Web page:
‘State’ multiculturalism – getting down to the nitty gritty

February 11, 2011 at 11:32 am 1 comment

by Raj Cheema

Have I missed something here? Was multiculturalism embedded in a statute, common law or political process making it part of the ‘state’ in some way in the last decade?

Yesterday evening, I was watching Newsnight (and the ITV equivalent at the same time) and the topic was David Cameron’s speech in Munich about the failure of ‘state’ multiculturalism. I haven’t heard the late-nineties buzz word ‘multiculturalism’ by a prominent political figure since – well, before 9/11. I remember the state promoting the notion – but I don’t recall it being part of the ‘state’ in any way.

For me, there was nothing new in the speech – yes, yes we know it plays a big part in our national identity (perhaps a little scared of it becoming synonymous with this in some circles) – and we understand that culture is not static but forever evolving so where Britain stands today on this issue needs to be addressed. I welcome this – it’s about time we started re-kindling this debate.

I suppose my concern is ‘who’ the dialogue is between and whether this dialogue will be ‘reinforcing the same notions’ we were talking about over a decade ago. The difference now is that the UK’s perception of ethnic minority communities is not the same as it was in the mid-nineties and the debate has become intertwined with extremism making it much more confusing.

Firstly, I want to know what multiculturalism means to people today. My guess is it means something else now compared to the late nineties. Is it still about curry being the UK’s number one dish and taking pride in this? Or Monty Panesar wearing the England cricket shirt on the international stage and ‘us’ telling the world ‘this is who we are’? Is it about communities living next door to each other and being tolerant of each other’s customs? From yesterday’s debates it seemed to be the last one but I’m not sure we’ve cracked what this means to us yet. We’ve not spoken about the subject for over a decade and arguably have been trying to avoid it – and here we are debating about whether it has failed us. When we don’t have shared understanding of ‘multiculturalism’ and don’t really understand its practical implications for our everyday lives and how best to use this, or what role we want this to play in the future – then aren’t we jumping the boat here?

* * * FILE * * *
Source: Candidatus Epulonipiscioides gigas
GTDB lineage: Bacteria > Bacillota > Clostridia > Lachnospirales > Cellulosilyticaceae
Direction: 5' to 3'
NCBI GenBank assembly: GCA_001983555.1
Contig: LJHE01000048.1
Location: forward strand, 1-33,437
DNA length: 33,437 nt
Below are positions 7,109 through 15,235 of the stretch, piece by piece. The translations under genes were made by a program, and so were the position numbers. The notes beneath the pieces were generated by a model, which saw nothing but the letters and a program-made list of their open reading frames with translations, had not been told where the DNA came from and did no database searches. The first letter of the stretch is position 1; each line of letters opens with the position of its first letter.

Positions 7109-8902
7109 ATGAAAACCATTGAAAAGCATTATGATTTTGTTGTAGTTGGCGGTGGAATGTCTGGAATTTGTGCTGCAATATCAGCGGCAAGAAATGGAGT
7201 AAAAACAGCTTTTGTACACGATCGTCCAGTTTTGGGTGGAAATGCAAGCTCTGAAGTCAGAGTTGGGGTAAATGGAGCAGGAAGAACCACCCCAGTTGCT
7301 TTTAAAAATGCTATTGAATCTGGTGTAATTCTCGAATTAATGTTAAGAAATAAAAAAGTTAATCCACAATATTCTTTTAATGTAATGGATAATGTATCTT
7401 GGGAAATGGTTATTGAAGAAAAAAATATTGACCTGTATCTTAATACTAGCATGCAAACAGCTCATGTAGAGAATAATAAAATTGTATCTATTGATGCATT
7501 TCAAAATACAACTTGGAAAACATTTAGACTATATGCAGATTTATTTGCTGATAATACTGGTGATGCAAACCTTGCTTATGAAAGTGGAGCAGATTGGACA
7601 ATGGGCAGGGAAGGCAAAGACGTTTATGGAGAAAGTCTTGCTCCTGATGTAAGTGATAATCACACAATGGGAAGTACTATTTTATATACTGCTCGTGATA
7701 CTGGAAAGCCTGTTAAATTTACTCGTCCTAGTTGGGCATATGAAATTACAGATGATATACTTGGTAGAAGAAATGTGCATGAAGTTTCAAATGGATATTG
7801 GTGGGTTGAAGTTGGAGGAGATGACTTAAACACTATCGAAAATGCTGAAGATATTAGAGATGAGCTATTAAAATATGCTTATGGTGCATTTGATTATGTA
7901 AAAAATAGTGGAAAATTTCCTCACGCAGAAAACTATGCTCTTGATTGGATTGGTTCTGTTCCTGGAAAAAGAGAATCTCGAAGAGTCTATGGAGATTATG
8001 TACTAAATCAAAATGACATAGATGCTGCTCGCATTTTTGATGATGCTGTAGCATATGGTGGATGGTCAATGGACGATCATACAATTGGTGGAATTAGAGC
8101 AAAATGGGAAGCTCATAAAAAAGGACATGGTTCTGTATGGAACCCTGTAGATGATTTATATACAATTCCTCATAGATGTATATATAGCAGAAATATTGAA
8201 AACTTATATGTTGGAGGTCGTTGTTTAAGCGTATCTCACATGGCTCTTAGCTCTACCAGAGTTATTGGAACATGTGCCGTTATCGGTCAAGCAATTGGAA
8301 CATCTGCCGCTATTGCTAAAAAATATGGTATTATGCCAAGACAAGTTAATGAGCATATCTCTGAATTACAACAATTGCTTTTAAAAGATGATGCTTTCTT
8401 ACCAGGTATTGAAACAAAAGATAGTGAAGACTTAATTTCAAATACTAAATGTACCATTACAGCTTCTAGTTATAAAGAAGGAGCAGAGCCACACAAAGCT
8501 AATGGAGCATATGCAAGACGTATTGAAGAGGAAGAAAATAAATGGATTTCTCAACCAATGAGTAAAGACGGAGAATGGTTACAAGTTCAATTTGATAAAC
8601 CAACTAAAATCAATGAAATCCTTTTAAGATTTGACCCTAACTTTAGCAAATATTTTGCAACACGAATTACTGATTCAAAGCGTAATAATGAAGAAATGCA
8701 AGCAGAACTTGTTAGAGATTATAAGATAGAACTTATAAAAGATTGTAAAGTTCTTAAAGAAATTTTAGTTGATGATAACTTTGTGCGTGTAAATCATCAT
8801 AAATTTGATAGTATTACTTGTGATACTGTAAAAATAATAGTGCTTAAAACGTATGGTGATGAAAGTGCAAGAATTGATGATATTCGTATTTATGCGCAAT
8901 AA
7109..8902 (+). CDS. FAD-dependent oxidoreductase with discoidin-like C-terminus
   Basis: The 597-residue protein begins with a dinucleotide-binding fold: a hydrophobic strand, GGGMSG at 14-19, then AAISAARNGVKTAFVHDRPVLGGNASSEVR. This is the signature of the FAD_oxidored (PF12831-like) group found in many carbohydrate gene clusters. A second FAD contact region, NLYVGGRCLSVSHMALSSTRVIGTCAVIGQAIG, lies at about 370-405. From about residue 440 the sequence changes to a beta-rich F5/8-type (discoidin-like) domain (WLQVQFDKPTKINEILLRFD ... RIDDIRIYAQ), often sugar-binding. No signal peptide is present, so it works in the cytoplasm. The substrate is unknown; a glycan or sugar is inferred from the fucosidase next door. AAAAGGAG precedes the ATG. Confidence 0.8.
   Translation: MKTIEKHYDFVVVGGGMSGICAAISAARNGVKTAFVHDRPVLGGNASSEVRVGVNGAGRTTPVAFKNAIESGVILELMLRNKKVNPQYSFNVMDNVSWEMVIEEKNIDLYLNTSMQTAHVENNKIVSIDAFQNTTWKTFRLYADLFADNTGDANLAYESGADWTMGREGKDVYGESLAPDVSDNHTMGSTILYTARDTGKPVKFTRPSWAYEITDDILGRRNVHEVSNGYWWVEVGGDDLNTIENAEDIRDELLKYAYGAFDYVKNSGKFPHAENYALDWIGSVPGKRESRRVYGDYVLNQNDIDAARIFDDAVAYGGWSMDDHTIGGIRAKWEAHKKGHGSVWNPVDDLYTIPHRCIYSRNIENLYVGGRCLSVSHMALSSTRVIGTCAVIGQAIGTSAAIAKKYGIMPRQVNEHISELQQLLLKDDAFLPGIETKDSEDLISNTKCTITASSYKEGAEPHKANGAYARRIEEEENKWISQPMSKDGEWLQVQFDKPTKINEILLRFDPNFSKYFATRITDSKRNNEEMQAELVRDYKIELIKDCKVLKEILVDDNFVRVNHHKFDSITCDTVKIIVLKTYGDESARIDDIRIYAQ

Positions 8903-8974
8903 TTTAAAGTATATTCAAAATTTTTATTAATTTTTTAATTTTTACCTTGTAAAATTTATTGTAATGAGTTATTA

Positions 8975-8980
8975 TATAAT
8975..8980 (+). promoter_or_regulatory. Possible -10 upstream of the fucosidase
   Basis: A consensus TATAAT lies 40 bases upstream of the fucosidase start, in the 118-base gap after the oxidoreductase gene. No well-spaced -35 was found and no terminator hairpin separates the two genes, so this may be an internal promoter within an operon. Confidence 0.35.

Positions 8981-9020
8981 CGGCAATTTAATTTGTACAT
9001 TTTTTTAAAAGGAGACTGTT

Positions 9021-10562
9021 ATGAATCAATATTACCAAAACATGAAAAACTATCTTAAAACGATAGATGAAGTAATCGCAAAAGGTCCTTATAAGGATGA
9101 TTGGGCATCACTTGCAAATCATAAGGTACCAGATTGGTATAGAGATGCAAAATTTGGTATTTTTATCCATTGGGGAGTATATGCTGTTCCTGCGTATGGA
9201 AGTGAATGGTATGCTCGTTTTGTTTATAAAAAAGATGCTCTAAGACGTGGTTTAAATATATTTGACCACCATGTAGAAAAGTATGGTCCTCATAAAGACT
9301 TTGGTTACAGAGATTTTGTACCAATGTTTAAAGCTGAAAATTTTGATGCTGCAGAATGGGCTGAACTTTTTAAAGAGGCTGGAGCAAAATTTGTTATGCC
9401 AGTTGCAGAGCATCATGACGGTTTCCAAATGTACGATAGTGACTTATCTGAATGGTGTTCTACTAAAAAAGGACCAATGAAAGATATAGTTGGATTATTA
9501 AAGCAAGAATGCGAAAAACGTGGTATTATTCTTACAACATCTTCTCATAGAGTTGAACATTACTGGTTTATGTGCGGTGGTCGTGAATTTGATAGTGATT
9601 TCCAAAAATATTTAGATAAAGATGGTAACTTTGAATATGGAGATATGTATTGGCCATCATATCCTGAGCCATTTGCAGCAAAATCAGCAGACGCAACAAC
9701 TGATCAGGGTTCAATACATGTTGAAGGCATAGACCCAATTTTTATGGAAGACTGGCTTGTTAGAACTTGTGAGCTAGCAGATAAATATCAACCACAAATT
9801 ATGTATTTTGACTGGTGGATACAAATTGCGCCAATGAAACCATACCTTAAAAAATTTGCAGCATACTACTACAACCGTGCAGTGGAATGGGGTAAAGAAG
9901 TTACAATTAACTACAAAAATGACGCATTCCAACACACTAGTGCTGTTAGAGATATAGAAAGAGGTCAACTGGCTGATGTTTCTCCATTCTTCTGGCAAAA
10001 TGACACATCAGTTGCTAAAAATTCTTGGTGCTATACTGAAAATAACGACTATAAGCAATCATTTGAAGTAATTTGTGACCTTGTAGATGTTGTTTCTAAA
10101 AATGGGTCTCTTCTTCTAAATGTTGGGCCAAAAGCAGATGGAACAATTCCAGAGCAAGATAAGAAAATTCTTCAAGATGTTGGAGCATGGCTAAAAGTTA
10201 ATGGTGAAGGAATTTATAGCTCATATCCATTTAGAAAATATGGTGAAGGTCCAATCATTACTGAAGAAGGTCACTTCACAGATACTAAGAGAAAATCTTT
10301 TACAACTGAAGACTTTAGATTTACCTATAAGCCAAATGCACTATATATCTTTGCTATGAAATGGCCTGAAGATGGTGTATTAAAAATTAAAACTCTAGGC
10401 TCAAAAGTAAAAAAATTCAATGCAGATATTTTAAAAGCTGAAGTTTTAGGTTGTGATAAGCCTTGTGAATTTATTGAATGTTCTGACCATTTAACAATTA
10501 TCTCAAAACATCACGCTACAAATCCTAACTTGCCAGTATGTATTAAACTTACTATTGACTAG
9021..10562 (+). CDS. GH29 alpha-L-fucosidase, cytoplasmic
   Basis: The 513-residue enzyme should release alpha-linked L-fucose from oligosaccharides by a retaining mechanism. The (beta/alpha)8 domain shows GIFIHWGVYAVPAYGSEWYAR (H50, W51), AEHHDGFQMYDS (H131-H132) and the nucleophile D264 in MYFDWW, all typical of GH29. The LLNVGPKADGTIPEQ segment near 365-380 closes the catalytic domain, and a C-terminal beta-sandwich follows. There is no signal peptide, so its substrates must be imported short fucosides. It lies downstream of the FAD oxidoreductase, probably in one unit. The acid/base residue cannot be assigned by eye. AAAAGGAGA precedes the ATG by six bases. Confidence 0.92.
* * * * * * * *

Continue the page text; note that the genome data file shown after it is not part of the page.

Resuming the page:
Secondly, the government wants to open dialogue about this. And yes, we need to do this. We also need other dialogues to take place to really understand what multiculturalism looks like now and what it looks like in the UK in the future – in all communities. I’ll come back to this in my last paragraph.

Thirdly, it seems the government wants to look at what universal values are ingrained in all communities that can help bind us together to form a stronger national identity. But I think we already know this – otherwise, why sign up to conventions and treaties that are rights based and why keep talking about the importance of Liberal values in this country? We’re missing the point. We’re not debating about the values we don’t all share and how we approach this. It’s a question of not offending and trying to figure how we live with one another when this does happen. And we need to do this before we get tired of just tolerating each other.

We need to think about taking an intergenerational approach within communities and opening a dialogue between a father and son about what it means to them now and what they want it to mean to them in the future. And, unfortunately, it’s about dealing with the inevitable conflict that comes out of this conversation – we won’t share the same values between communities – but let’s not forget that we don’t all share the same values within communities either. What vision do we as individuals have of Britain in 50 years time and when can we started talking about this honestly with friends and family? Because if we can’t have this conversation, then how can we come to some shared understanding of what multiple cultures living next door and/or with each other means for the UK in the future. It’s not just about the state having this conversation with us – it’s also about us having this conversation with each other.


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